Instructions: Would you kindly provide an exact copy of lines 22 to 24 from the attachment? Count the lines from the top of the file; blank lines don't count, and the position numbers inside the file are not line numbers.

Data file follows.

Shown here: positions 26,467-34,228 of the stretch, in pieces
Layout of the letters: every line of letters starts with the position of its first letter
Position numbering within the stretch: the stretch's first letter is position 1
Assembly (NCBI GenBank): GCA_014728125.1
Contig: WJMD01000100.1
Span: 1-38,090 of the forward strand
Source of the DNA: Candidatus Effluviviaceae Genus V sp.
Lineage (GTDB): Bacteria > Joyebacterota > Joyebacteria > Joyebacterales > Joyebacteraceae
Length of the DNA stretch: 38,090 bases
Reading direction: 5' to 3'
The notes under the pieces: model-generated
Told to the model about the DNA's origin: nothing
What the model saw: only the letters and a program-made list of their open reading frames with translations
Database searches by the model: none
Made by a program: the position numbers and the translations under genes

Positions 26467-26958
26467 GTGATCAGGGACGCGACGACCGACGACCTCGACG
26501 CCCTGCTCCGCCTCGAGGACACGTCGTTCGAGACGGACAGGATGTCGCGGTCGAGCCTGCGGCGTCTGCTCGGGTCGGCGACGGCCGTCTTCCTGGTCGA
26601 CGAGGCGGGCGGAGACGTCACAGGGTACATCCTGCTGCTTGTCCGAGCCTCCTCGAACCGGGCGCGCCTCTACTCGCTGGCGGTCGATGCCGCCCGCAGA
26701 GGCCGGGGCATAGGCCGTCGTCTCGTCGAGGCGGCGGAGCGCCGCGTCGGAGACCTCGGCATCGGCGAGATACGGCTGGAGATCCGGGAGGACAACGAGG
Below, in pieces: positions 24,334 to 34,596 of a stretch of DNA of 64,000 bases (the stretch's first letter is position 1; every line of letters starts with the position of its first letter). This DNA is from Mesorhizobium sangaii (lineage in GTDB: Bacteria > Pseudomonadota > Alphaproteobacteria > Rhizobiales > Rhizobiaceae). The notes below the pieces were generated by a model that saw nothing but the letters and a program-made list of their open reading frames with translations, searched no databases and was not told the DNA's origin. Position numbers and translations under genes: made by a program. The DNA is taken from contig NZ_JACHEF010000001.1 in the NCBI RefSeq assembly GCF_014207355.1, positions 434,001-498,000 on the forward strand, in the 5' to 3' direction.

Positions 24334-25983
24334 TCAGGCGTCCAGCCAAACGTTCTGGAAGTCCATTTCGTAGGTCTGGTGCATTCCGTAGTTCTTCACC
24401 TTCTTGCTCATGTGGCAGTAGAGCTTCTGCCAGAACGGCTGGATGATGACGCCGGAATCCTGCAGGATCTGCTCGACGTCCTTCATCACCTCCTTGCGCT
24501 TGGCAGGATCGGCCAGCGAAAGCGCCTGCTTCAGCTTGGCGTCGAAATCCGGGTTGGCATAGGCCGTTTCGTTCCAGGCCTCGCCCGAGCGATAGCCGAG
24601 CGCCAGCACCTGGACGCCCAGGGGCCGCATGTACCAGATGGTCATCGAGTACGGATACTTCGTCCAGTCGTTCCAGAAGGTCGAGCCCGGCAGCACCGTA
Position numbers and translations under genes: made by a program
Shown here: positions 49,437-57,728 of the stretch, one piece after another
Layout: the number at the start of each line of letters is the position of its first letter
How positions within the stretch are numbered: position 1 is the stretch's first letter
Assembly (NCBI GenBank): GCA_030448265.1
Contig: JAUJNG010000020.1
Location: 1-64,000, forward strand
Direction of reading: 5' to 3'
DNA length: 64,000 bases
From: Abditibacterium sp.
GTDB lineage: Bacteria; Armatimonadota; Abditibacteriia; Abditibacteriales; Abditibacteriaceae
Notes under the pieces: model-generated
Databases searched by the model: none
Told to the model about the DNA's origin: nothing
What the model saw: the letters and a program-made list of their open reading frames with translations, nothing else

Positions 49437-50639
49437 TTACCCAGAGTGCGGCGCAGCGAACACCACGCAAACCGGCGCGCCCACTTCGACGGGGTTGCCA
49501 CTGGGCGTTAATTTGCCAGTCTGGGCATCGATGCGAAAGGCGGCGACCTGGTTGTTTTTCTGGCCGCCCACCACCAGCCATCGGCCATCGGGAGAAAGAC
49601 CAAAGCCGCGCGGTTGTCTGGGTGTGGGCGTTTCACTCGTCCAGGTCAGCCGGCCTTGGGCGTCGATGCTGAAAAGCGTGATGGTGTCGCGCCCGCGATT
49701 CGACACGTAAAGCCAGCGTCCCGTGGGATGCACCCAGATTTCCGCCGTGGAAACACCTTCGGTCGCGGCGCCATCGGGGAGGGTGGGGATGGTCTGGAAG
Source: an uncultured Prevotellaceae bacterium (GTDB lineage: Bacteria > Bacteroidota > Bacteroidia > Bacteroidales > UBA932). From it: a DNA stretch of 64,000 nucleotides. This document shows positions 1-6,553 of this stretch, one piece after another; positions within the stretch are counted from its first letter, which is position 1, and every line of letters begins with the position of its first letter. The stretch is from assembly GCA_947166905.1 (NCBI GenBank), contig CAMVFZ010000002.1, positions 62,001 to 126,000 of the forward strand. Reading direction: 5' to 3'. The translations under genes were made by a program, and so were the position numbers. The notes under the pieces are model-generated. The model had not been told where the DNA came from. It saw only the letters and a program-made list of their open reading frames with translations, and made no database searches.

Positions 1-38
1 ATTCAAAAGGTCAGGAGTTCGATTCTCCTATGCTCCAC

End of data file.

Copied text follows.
Positions 24334-25983
24334 TCAGGCGTCCAGCCAAACGTTCTGGAAGTCCATTTCGTAGGTCTGGTGCATTCCGTAGTTCTTCACC
24401 TTCTTGCTCATGTGGCAGTAGAGCTTCTGCCAGAACGGCTGGATGATGACGCCGGAATCCTGCAGGATCTGCTCGACGTCCTTCATCACCTCCTTGCGCT